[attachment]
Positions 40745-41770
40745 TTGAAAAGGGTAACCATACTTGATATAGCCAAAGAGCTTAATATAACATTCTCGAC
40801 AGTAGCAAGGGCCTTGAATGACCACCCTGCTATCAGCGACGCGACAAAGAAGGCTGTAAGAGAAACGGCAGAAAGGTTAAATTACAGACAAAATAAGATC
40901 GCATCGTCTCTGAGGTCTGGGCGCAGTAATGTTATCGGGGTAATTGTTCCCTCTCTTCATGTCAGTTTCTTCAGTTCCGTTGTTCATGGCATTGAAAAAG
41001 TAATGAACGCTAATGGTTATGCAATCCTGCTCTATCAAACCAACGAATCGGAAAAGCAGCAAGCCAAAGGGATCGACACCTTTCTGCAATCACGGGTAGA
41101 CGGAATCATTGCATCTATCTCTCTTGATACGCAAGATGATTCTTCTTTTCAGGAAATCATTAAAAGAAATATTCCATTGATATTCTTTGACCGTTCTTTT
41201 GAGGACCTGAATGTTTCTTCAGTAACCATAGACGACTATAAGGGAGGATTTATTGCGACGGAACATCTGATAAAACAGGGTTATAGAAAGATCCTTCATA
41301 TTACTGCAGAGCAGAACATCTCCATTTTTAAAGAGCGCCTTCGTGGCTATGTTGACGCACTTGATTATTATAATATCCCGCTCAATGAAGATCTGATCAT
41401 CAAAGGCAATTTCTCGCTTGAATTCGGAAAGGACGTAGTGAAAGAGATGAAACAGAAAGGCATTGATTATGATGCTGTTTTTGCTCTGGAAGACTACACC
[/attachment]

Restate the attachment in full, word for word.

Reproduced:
Positions 40745-41770
40745 TTGAAAAGGGTAACCATACTTGATATAGCCAAAGAGCTTAATATAACATTCTCGAC
40801 AGTAGCAAGGGCCTTGAATGACCACCCTGCTATCAGCGACGCGACAAAGAAGGCTGTAAGAGAAACGGCAGAAAGGTTAAATTACAGACAAAATAAGATC
40901 GCATCGTCTCTGAGGTCTGGGCGCAGTAATGTTATCGGGGTAATTGTTCCCTCTCTTCATGTCAGTTTCTTCAGTTCCGTTGTTCATGGCATTGAAAAAG
41001 TAATGAACGCTAATGGTTATGCAATCCTGCTCTATCAAACCAACGAATCGGAAAAGCAGCAAGCCAAAGGGATCGACACCTTTCTGCAATCACGGGTAGA
41101 CGGAATCATTGCATCTATCTCTCTTGATACGCAAGATGATTCTTCTTTTCAGGAAATCATTAAAAGAAATATTCCATTGATATTCTTTGACCGTTCTTTT
41201 GAGGACCTGAATGTTTCTTCAGTAACCATAGACGACTATAAGGGAGGATTTATTGCGACGGAACATCTGATAAAACAGGGTTATAGAAAGATCCTTCATA
41301 TTACTGCAGAGCAGAACATCTCCATTTTTAAAGAGCGCCTTCGTGGCTATGTTGACGCACTTGATTATTATAATATCCCGCTCAATGAAGATCTGATCAT
41401 CAAAGGCAATTTCTCGCTTGAATTCGGAAAGGACGTAGTGAAAGAGATGAAACAGAAAGGCATTGATTATGATGCTGTTTTTGCTCTGGAAGACTACACC